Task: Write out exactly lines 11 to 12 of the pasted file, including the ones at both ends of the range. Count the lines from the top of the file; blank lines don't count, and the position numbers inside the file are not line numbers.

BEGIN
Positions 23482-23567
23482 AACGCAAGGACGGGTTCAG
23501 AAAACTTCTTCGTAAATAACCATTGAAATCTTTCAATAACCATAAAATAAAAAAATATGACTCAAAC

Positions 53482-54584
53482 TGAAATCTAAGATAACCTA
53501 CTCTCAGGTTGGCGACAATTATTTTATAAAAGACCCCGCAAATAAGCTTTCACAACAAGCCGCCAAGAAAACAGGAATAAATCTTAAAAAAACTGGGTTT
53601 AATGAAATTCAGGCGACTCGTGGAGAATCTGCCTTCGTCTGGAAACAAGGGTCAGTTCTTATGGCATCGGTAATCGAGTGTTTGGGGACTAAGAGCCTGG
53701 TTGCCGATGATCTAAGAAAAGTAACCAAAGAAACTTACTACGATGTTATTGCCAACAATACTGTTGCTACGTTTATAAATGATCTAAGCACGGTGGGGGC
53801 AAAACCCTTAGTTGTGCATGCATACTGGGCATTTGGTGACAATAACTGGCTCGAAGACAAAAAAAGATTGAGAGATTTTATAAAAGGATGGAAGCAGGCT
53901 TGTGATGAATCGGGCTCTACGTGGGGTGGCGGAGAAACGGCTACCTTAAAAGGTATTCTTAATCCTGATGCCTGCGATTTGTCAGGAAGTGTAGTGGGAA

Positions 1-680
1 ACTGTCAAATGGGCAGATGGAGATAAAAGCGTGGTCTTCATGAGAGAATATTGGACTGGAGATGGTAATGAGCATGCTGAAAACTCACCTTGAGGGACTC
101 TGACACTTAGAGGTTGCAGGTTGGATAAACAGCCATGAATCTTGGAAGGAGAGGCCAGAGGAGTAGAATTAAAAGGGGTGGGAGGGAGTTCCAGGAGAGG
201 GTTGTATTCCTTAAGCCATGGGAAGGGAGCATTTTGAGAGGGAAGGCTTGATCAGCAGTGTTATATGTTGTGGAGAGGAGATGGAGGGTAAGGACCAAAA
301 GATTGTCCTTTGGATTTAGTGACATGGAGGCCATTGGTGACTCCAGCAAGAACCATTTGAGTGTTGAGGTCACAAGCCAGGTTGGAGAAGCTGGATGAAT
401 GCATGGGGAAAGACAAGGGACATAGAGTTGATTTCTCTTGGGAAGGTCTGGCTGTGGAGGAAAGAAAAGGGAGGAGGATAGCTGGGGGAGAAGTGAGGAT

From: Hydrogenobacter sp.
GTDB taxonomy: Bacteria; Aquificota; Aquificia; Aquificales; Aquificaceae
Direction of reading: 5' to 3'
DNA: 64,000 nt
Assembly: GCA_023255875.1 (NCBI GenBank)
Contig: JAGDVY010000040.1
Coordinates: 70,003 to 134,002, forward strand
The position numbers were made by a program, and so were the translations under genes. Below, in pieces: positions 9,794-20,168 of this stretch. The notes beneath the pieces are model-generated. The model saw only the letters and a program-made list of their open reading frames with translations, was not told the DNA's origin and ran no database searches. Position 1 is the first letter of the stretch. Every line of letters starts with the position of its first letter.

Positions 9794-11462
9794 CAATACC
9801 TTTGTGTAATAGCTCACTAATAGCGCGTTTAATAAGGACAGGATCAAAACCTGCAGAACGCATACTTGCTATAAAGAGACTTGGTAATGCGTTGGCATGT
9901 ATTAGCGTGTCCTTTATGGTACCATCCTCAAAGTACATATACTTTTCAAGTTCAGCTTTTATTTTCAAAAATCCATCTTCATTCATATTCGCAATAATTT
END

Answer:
Positions 1-680
1 ACTGTCAAATGGGCAGATGGAGATAAAAGCGTGGTCTTCATGAGAGAATATTGGACTGGAGATGGTAATGAGCATGCTGAAAACTCACCTTGAGGGACTC